(1) How, when the feminist idea had hardly begun to exist, did a few young women spontaneously find themselves risking their lives in the alarming freedom of being what they are?
(2) How is it that contemporary feminists, otherwise eager to find ancestors, have up to now literally censored the existence of these women of romanticism?
The two questions are in fact connected. And the silence shrouding these women of romanticism seems to me perfectly natural given that there is no attitude less irreconcilable with Bettina professing to “dream upright” than that of any contemporary feminist busy certifying the realities of her protest, not to mention her recrimination. How indeed could people who are in the process of creating an ideology based on the insurmountable difference between the sexes recognize themselves in lives bent on losing or finding themselves in the lovers’ quest?Isn’t it a question of choices that are not so much irreconcilable as incompatible? And is not every militant ideology inherently interested in warding off the “disturbing strangeness” that is at work in the depths of individuality? Is it not this that opposes the politics of profit and ideological productivity to the poetic prodigality of life? So the distinction becomes very clear: It is the withdrawal of the Same that resists the opening toward the Other; or, in other words, it is the enlistment under a uniform of thought, feminist or otherwise, that is opposed to an indomitable inner desertion. An inner desertion that can attain the absolute revolt of Caroline von Gunderode, who wrote just before she stabbed herself on the Rhine: “I was filled with a nostalgia that did not know the object of its desire, and I was always searching and never finding what I was searching for.”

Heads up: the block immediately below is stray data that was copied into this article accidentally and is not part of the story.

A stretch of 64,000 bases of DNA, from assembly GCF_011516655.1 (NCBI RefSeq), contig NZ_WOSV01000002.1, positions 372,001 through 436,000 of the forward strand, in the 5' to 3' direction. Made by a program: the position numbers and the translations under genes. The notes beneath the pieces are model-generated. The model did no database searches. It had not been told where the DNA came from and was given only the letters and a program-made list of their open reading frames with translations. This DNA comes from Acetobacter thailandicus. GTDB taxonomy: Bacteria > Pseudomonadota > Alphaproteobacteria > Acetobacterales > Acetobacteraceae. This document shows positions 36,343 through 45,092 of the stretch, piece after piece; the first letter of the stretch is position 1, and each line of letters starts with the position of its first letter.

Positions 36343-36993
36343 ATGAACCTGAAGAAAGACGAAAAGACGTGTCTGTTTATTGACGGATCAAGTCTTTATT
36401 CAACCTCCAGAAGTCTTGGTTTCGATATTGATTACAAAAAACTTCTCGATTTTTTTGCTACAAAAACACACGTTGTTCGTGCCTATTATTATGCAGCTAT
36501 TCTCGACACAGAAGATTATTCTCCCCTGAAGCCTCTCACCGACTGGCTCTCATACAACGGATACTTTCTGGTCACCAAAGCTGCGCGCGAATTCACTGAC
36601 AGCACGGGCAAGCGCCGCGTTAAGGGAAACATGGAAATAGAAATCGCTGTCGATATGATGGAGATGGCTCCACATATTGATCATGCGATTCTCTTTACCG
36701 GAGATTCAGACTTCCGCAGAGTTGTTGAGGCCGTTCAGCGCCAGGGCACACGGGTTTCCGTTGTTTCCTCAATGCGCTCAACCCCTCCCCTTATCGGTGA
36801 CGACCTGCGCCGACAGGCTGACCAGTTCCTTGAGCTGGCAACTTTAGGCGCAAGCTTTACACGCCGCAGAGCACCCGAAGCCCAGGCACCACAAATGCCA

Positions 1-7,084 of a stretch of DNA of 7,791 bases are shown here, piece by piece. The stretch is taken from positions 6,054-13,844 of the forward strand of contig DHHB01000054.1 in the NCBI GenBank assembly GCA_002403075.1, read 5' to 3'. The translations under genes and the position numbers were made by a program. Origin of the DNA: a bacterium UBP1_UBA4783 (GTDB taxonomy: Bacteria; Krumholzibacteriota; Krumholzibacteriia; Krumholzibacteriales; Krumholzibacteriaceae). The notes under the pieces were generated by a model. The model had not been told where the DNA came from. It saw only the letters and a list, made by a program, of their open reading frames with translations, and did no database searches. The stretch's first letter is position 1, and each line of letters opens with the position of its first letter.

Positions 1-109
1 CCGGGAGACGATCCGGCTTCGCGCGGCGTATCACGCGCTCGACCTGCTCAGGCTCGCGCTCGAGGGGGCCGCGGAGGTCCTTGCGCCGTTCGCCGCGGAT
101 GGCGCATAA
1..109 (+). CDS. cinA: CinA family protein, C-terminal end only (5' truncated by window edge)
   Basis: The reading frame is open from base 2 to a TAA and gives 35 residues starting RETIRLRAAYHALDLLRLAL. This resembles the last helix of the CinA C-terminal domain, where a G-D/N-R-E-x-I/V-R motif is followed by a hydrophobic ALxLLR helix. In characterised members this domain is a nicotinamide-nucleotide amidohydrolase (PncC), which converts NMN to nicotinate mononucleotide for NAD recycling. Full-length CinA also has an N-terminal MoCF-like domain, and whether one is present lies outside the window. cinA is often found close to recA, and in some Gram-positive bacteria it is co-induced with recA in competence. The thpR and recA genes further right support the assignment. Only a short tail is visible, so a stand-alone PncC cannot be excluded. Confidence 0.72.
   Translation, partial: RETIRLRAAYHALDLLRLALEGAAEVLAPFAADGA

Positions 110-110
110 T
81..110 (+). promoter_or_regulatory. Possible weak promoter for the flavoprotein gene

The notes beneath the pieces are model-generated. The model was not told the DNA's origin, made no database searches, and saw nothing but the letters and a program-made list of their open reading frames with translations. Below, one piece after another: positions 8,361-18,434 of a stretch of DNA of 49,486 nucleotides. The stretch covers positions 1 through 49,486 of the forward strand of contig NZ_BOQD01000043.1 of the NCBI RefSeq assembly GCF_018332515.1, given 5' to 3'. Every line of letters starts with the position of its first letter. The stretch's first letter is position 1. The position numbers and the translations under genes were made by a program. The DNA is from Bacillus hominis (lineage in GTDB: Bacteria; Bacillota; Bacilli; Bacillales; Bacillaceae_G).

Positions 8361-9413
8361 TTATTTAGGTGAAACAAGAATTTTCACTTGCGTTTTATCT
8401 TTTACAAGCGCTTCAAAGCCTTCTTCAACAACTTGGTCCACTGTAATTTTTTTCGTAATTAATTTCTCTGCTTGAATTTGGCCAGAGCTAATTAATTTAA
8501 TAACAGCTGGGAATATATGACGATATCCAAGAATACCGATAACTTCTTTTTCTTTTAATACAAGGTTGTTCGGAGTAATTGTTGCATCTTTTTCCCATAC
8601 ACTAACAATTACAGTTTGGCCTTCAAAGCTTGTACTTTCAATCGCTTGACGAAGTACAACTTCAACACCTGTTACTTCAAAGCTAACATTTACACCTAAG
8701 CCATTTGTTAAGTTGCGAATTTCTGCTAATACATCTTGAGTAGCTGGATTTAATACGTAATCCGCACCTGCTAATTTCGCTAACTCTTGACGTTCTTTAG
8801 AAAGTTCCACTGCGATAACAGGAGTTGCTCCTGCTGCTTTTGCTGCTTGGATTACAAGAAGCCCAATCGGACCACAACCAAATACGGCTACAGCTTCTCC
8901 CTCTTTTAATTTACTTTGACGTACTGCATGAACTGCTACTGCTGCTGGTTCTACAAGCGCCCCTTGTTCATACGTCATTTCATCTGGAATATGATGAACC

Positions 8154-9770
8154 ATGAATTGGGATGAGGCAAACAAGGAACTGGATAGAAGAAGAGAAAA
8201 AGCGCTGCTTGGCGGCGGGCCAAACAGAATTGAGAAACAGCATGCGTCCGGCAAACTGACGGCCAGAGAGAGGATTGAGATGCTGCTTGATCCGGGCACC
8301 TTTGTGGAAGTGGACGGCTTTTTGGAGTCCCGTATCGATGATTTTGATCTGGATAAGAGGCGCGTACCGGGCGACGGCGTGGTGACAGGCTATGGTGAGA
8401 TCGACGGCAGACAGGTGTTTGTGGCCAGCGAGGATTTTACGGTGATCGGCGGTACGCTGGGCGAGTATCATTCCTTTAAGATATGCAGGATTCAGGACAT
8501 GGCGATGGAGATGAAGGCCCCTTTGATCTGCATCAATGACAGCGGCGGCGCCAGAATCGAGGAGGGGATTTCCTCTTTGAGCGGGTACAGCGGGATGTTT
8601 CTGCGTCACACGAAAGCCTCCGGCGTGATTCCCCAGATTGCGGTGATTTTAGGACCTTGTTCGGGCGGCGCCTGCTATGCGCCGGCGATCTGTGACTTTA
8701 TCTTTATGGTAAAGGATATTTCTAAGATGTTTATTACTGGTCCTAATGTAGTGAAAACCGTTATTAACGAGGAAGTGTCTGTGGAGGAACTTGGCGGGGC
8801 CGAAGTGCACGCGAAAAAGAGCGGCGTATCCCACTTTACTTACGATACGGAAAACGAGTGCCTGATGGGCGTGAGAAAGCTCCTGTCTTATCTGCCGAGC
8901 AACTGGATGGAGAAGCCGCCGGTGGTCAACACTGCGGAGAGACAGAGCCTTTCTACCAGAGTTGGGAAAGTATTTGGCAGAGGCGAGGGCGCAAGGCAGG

Of this revolt, without which the idea of freedom is reduced to being only a means of socio-economic development, without which love is reduced to an individual weakness; of this revolt, of this thirst for the absolute, one hears not a word in contemporary feminist discourse, and that is, as far as I am concerned, the definitive reproach that should be made of it. For I think it is by having had in common with a few young men this absolute revolt, this fierce refusal to adapt to banality, that the women of romanticism knew how to invent their freedom.
I am furthermore persuaded that it is this revolt in common – and specifically because this revolt is in common – that permitted Friederich Schlegal to decide, just as radically as naturally, the question of equality, hoping for “the complete destruction of the prejudices that have established between the two sexes an inequality of rights fatal to him who it favors.” But it is also this revolt in common that incites them all to look to love as one of the privileged paths of this desperate quest of the individual beyond his or her self.
And this is why the women of romanticism merit the privilege of having, despite everything and against everything, reinvented love because they had searched for what women had never before searched for: love becoming knowledge and knowledge becoming love.
(Translated from French to English by Max Blechman)
Source: Umang Poetry